Mesoporous silica has been coaxed into dodecagonal quasicrystal structures by scientists at Stockholm University, Sweden. What’s more, the quasicrystals produced were much larger than those currently made from hard substances, opening up the possibility of these interesting structures being of some practical use.
The original quasicrystal that gave birth to the field, and a Nobel prize, was incredibly small. In fact, all quasicrystals made from metals are found as tiny, nanoscale grains a few ångströms in size. Meanwhile, the newer field of soft quasicrystals, arranging liquid crystals and colloidal systems into quasiperiodic arrangements, can get up to hundreds of ångströms, to the mesoscale between the nanoworld and the one that we inhabit. The choice, until now, has been hard and small, or soft and larger.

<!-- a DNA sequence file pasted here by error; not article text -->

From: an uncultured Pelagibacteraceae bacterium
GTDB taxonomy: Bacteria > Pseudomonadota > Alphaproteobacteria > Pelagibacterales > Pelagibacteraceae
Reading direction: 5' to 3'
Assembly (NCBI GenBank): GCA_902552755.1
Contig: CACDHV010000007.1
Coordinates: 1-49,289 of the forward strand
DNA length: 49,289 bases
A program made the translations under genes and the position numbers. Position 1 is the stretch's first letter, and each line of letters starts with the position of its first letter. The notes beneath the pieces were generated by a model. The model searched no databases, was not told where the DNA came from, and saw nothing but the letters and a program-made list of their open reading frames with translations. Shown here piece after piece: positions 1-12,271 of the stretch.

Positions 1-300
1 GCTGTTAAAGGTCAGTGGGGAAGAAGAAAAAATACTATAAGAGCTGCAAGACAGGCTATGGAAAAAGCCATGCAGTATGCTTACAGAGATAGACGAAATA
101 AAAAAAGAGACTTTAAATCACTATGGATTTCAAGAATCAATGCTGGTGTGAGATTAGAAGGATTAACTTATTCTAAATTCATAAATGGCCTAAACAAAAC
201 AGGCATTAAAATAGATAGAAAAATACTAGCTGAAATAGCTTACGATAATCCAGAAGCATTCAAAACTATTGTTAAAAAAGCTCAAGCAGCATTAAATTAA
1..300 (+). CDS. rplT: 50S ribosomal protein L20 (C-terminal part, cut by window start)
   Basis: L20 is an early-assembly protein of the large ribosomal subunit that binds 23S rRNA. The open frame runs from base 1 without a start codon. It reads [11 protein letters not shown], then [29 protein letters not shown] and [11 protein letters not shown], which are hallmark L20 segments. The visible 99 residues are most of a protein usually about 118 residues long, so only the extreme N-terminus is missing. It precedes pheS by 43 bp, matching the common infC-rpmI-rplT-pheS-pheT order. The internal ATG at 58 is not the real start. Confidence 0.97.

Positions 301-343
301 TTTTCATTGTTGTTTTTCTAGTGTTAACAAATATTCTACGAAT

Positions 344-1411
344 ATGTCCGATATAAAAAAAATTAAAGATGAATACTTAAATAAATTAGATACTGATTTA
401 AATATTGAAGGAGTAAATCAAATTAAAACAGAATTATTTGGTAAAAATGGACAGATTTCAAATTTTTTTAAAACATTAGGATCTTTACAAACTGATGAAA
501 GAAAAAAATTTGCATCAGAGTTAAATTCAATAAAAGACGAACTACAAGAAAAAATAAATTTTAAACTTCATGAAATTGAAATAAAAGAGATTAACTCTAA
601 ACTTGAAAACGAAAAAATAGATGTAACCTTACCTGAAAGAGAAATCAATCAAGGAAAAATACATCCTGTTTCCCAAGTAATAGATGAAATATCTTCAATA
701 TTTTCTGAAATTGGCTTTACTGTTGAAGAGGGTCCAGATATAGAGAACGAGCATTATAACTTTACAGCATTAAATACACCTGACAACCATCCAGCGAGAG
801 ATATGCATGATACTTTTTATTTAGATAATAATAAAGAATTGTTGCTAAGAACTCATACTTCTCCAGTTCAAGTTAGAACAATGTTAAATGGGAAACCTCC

Osamu Terasaki’s group, however, have managed to induce silicon dioxide to aggregate into different crystal structures by varying the pH of the system and one of those structures produced shows dodecagonal, or twelve-fold, symmetry. The crystals are also much larger in size than previous hard systems, much more like soft matter quasicrystals. Last year, physical chemist Paul Steinhardt told Chemistry World that he thought that the applications of these interesting materials would emerge once their synthesis can be controlled. Perhaps, suggests Terasaki in the paper, this work could be a guide.